Fresh fruits and vegetables are distributed and sold in bulk and/or in plastic-free packaging
· 75% by 2026
· 95% by 2028
In other words, by 2026, 75% of produce sold in large retailers will need to be in bulk or plastic free packaging. By 2028, 95% of produce sold in large retailers will need to be in bulk or plastic free packaging. I am not sure what the number is today, but it isn’t close. When you consider the berry category alone there is a lot of plastic to deal with. This is huge change in a short period of time. Not to mention as growers and packers are dealing with inflation and other challenges.
This is not final yet and we will see more from ECCC after they review input from industry and other stakeholders. The pace of change is one area where many people are concerned. It will be interesting to see if Environment Climate Change Canada will listen and implement a less aggressive timeline.
European countries such as Germany and France have been aggressive with forcing the shift away from single use plastic. You might find solutions to explore in these markets. Regardless of where you find it, sustainability needs to be a part of your packaging review.
Consumers are changing and your packaging needs to speak to them
Immigration continues to change the face of consumers in Canada. Your packaging needs to communicate with your existing market but also these new shoppers. This might require you learn more about them and understand why they buy. Colours and messaging on your packaging will mean different things to different people. You cannot change everything but do your homework to make sure it does the best it can do.
Often these segments of the market are the opportunities for sales growth.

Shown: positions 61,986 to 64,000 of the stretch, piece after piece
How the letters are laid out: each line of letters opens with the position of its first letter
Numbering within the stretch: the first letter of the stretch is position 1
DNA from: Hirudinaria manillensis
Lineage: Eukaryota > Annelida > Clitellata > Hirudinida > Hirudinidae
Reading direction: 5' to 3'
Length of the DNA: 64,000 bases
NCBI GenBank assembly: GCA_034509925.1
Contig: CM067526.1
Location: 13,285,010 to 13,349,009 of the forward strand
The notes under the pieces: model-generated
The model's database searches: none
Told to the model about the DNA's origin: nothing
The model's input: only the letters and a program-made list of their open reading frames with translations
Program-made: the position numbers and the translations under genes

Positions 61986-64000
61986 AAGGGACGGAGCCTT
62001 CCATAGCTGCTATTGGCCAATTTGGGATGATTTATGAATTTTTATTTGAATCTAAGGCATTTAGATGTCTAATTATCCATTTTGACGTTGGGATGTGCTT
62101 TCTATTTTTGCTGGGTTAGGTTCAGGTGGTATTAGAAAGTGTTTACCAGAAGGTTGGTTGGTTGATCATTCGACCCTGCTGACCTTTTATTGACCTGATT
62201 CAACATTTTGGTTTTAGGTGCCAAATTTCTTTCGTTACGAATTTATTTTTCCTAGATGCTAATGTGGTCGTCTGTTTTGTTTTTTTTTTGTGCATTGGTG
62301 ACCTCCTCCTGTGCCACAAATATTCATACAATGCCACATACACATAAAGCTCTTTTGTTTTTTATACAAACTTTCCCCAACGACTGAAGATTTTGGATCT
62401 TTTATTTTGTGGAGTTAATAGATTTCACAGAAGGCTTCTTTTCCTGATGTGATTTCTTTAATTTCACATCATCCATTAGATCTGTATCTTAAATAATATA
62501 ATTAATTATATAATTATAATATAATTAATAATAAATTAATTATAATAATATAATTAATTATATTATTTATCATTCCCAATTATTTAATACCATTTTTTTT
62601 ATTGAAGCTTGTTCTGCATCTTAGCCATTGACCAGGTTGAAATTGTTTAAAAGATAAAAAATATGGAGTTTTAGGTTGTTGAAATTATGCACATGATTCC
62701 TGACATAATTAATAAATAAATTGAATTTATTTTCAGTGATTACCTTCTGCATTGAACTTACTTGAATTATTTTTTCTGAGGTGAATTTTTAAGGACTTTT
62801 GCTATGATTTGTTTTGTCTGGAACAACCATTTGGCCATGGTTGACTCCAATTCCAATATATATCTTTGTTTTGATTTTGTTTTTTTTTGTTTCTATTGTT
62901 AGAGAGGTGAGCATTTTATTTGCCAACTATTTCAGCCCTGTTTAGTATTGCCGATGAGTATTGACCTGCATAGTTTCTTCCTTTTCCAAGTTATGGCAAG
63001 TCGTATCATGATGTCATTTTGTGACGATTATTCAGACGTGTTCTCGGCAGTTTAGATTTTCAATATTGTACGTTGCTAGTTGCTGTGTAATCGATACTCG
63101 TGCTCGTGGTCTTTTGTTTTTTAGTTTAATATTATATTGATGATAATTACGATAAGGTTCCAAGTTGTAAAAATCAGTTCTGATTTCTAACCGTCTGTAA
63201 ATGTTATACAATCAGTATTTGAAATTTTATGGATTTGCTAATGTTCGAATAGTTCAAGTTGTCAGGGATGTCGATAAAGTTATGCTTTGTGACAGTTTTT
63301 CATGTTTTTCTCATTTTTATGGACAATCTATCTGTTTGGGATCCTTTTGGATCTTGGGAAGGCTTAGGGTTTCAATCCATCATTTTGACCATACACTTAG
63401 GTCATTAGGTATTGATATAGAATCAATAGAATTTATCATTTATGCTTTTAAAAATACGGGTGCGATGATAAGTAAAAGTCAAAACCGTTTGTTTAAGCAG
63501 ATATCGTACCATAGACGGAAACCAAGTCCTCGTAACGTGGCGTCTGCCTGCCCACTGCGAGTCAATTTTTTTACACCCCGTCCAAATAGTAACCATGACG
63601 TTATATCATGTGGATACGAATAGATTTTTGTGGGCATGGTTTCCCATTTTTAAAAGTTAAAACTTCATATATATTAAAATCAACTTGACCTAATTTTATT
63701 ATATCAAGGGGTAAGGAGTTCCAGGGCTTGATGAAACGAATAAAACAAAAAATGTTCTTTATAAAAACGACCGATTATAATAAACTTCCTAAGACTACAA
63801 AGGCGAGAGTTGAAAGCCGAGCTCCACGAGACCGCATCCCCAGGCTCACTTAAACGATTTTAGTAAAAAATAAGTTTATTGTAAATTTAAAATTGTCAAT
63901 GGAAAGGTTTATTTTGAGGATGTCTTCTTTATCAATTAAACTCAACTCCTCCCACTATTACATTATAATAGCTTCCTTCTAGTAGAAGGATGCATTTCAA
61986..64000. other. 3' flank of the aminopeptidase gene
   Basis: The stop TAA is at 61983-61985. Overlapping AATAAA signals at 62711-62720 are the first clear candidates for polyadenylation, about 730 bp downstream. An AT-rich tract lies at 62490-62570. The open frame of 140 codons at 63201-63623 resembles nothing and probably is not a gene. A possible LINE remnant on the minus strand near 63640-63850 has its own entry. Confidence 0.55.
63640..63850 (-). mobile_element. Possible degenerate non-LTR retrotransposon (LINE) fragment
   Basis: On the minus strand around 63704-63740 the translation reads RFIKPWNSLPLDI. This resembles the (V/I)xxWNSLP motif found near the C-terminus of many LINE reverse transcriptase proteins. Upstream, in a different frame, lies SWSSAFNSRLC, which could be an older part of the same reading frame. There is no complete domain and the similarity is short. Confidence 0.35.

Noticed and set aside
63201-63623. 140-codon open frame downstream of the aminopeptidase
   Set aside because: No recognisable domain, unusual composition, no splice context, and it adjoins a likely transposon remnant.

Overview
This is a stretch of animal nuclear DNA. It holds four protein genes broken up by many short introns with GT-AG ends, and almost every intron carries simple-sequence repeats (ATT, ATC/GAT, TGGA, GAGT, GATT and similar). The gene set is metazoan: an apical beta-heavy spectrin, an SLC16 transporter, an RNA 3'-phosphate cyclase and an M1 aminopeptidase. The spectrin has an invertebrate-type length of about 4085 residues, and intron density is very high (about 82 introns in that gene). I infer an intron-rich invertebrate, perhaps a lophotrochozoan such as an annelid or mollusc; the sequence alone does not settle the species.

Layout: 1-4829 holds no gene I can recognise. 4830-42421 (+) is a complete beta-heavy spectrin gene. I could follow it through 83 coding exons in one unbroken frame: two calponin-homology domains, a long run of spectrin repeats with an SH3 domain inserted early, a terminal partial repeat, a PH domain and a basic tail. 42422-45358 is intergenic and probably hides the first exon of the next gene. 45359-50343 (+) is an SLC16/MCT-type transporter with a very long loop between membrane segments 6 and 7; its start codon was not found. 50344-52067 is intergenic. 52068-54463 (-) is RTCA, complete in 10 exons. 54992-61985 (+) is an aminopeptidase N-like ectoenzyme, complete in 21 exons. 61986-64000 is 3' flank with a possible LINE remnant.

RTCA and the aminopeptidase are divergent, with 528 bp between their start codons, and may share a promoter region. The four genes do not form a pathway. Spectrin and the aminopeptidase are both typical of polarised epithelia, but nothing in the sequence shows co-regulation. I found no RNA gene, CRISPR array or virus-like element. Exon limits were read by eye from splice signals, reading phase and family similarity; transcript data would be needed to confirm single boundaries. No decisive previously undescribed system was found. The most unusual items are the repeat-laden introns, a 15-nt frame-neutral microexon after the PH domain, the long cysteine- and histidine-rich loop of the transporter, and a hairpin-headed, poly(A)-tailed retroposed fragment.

Regulatory changes might force you to change
We are not experts at the regulatory environment for packaging in the market. We always recommend you find someone who is an expert. This is a very specific skill set. We do know changes are coming in many items so if you have to change to satisfy the regulator it might be a good time to look at all the components of your packaging.
There is talk about new messaging on the front of packages. This might impact the room you have to communicate other messages. Retailers and distrobutors expect you to understand the regulations and present products that are in compliance. You really do not want to make the call to a customer that you need to make changes because your packaging was outside the regulations. You might not like them but they are a reality in our industry.
We know it is the fourth quarter and a key selling period for many products. It is the time of year we recommend you spend as much time in the stores as possible. When you are out there look at your packaging on the shelf and ask yourself if it could be more effective.
FCC peer groups are a great opportunity for food processors to learn from each other and share their knowledge. People from across the country come together online to talk about what is happening in our industry. I have had the privilege of facilitating peer groups for FCC the last few years. I have met some incredible food entrepreneurs. If you are interested and would like more information check out the FCC link below or give me a call.
Loblaw announced this week that the company was committed to working closer with small food and beverage businesses. There has been a local product program at Loblaw stores but this seems like a greater commitment to the concept.
We would give Sobeys credit for working with local vendors in every region. They have made it part of their positioning and a point of differentiation. It appears Loblaw have recognized Sobeys are ahead of them and might be trying to catch up.
Where is Peter Speaking?
We have been working hard to put together a new video to promote the work we do speaking at conferences and events. Hope you enjoy the video!